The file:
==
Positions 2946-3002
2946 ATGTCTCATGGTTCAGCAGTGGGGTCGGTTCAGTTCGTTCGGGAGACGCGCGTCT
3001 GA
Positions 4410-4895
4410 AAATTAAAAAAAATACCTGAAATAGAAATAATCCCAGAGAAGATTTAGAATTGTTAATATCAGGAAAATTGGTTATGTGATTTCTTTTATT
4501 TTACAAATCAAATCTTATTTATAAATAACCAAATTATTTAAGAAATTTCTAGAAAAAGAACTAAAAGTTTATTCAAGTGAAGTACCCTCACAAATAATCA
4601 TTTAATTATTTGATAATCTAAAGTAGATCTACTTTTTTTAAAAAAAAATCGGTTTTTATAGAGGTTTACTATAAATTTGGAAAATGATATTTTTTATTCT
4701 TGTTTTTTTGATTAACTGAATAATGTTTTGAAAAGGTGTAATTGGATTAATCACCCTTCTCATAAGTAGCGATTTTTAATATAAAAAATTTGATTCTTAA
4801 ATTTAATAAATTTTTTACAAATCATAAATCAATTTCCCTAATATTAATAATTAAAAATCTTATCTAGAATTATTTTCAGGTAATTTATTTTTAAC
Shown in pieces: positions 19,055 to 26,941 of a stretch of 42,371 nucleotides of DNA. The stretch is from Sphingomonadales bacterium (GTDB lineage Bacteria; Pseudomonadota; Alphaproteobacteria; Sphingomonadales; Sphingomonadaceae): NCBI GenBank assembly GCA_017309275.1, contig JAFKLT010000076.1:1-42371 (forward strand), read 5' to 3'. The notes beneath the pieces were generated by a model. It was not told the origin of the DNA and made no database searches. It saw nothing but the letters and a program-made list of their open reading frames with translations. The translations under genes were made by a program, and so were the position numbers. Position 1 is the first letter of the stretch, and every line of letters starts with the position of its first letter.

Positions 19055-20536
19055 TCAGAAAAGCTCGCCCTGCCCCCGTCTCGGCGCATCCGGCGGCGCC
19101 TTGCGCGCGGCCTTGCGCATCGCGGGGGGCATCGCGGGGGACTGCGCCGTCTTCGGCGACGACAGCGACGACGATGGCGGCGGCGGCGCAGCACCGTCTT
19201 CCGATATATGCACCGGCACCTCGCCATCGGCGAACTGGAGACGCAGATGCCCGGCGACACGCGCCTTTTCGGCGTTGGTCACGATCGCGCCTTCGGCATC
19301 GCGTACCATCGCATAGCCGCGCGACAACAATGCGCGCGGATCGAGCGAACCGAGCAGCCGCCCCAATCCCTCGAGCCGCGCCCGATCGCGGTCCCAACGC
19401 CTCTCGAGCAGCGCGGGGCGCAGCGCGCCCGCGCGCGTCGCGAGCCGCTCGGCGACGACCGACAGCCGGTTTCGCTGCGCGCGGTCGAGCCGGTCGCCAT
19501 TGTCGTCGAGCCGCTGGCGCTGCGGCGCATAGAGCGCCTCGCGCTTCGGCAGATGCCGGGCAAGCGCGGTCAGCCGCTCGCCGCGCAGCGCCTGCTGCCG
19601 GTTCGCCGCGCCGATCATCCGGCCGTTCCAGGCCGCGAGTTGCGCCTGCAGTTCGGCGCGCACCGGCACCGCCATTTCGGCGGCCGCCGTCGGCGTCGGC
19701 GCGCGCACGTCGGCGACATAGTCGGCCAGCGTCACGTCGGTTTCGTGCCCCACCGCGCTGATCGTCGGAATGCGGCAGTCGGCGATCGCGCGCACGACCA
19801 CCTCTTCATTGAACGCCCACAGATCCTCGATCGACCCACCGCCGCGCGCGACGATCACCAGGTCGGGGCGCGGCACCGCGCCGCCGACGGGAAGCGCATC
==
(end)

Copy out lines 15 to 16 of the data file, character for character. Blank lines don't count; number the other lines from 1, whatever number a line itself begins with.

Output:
19301 GCGTACCATCGCATAGCCGCGCGACAACAATGCGCGCGGATCGAGCGAACCGAGCAGCCGCCCCAATCCCTCGAGCCGCGCCCGATCGCGGTCCCAACGC
19401 CTCTCGAGCAGCGCGGGGCGCAGCGCGCCCGCGCGCGTCGCGAGCCGCTCGGCGACGACCGACAGCCGGTTTCGCTGCGCGCGGTCGAGCCGGTCGCCAT